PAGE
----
The Dos and Don’ts of Switching Service Providers to Lower Your Bills

When times are tough and money is tight, you may find yourself combing through your budget, looking for any chance to save a little cash – no matter how small.

While there may be a few chances to cancel services outright, before you take that step you’ll want to use your leverage as a consumer to shop for a better deal. Because when times are tight for you, there’s a good chance that they’re tight for service providers, who may be fighting for every inch of market share.

You could try to use this leverage to negotiate for a lower rate with your current provider. Or you might want to switch companies altogether – especially if you can land a better price elsewhere. However, when making the transition between providers, you’ll want to be mindful of a few things. Otherwise, the switch might end up costing you more or be more trouble than it’s worth.

For those who are considering moving on from your current car insurance provider, cable company, or other essential service you just can’t quit, here’s what you should keep in mind to save money:


When you’re changing companies, there might be some fees tacked on with your new provider. For instance, if you’re switching cable or home internet, you might have to pay an activation fee or to purchase new equipment.

I’ve switched car insurance companies and home internet providers since the quarantine. And when I changed internet service, I asked if there would be any fees that would be tacked on. Indeed, there was a $10 one-time activation fee. I figured it would be worth it, as I would be getting 10 times faster internet speeds.

And because I was willing to stomach the fee, I accounted for it in that month’s budget. On the flip side, the modem and router would be provided free of charge. There was also a sell-installation option, which meant I wouldn’t have to pay for a service tech visit.

If the fees to open a new account are higher than the savings, or the added costs for that month aren’t merely something you can afford, then it might not be worth the trouble to switch companies.


If you still want to switch, try putting on your negotiating hat and talk to a sales rep. Explain why you’re switching companies (because you’re trying to save money), and why you can’t afford to pay those activation fees (see the part about saving money). Ask if they might be willing to drop the fees or offer you credit down the line. Chances are they want your business and might be willing to give you a few options. And if not – well, no harm in asking (or in saying no).


You’ll want to time the switch so that there’s no overlap in service. Let’s say you’re swapping cable companies. And the monthly cycle for your current company ends on the 20th of each month. When making the change, try to time it so that your new service kicks in around the 20th. That way, there aren’t days when you’re paying for both providers.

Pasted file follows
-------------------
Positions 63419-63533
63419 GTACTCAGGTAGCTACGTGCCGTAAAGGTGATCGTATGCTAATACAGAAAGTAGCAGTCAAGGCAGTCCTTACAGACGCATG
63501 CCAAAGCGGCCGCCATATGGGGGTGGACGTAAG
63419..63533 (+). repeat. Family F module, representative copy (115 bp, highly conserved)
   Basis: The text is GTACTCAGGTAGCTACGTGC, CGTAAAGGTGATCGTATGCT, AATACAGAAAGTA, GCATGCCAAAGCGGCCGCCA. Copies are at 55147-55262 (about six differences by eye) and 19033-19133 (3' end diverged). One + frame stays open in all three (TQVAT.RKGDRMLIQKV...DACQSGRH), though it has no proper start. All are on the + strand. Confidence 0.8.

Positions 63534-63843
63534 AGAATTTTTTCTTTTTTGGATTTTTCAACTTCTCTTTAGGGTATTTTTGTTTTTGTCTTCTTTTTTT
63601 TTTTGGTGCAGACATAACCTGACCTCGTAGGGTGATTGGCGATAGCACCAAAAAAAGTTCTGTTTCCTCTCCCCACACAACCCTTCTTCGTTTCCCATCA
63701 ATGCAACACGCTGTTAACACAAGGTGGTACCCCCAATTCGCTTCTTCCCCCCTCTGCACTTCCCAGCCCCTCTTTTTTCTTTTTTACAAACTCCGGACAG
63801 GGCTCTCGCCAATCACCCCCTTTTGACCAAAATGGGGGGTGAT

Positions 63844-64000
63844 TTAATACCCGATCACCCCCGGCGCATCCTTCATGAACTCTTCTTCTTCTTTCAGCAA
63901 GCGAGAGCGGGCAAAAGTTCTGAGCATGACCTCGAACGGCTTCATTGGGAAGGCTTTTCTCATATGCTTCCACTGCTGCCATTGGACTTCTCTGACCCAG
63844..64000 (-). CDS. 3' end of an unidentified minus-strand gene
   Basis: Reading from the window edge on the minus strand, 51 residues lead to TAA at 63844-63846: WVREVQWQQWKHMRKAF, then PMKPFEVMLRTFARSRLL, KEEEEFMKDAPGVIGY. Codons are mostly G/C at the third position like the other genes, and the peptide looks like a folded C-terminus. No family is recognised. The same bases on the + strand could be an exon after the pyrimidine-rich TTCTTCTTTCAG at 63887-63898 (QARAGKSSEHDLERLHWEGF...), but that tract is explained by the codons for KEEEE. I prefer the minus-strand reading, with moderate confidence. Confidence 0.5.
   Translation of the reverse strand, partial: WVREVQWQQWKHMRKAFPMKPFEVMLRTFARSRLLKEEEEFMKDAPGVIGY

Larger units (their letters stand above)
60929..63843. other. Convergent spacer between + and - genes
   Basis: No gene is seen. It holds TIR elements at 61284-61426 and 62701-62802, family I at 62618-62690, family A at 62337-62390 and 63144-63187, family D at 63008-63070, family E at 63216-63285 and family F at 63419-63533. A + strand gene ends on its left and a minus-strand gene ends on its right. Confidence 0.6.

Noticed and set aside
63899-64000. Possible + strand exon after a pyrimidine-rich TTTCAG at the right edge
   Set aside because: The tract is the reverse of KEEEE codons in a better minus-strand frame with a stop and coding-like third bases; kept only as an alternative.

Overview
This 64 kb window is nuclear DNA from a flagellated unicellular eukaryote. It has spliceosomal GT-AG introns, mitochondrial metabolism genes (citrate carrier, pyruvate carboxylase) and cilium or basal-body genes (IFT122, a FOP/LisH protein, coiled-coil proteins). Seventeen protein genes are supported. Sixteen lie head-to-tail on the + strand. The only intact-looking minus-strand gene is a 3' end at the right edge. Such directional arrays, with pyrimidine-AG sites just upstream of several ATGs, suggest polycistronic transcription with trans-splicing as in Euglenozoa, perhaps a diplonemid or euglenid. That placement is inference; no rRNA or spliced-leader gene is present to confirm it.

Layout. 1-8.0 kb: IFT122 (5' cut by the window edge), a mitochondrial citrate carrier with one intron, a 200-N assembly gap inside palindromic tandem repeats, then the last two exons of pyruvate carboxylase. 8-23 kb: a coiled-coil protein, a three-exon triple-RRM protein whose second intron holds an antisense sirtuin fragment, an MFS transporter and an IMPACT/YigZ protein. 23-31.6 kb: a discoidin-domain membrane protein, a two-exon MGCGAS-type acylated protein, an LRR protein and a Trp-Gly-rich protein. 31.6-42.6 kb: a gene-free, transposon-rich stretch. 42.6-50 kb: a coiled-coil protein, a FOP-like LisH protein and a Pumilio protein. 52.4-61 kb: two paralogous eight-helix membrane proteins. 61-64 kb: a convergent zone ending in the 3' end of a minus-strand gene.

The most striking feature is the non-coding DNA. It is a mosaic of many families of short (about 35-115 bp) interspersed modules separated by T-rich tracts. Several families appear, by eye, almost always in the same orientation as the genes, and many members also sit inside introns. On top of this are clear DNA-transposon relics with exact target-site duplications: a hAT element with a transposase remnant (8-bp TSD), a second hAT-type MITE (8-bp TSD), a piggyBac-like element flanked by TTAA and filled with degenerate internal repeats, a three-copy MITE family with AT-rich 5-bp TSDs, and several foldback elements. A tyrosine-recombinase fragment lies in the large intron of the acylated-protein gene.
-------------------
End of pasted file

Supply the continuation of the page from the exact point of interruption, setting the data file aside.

This was something I did end up doing right. Before I decided to switch my car insurance company, I checked to see when my policy was up for renewal. And I started the policy with my new carrier the same day my current one ended.

If you’re not able to time the switch in such a neat manner, you can ask to stop your service by a specific date and be prorated that amount. So if your last cycle with your cable company is 20 days, you’ll only need to pay for those 20 days and get refunded the rest.


I failed on both fronts with this. When it came to car insurance, I switched over to a pay-per-mile coverage. With pay-per-mile coverage, you need to install a device in your car to track your mileage. I lollygagged for about a week before I installed the doo-hickey. While I didn’t end up paying for two policies, I risked losing insurance with my new carrier.

And when it came to setting up my new internet service, I also stalled. While it could’ve been easily prevented, I ended up paying for both services for about a week. Bottom line: Once you get new equipment, install it right away. Be sure to set time aside, in case you run into any snags and take longer than expected. Procrastination can be costly.


If you’re hopping on a new plan because of a discounted introductory rate, be mindful of when the promo period ends. And while there’s a chance there will be new promos or your current promo may be extended, prepare yourself for when the base price kicks in. Otherwise, you could find yourself in a budgeting bind (of your own making).

You may also want to reach out to your provider before the promo period ends to see if you can get signed up for a new discounted price. If you’re not under contract, you may have to look into once again jumping ship to a new provider (or, at least be prepared to do that when you call asking for a discount).

Switching providers to save money could help your wallet, but for it to really help lower your bills you need to be smart, willing to negotiate, and able to follow through.

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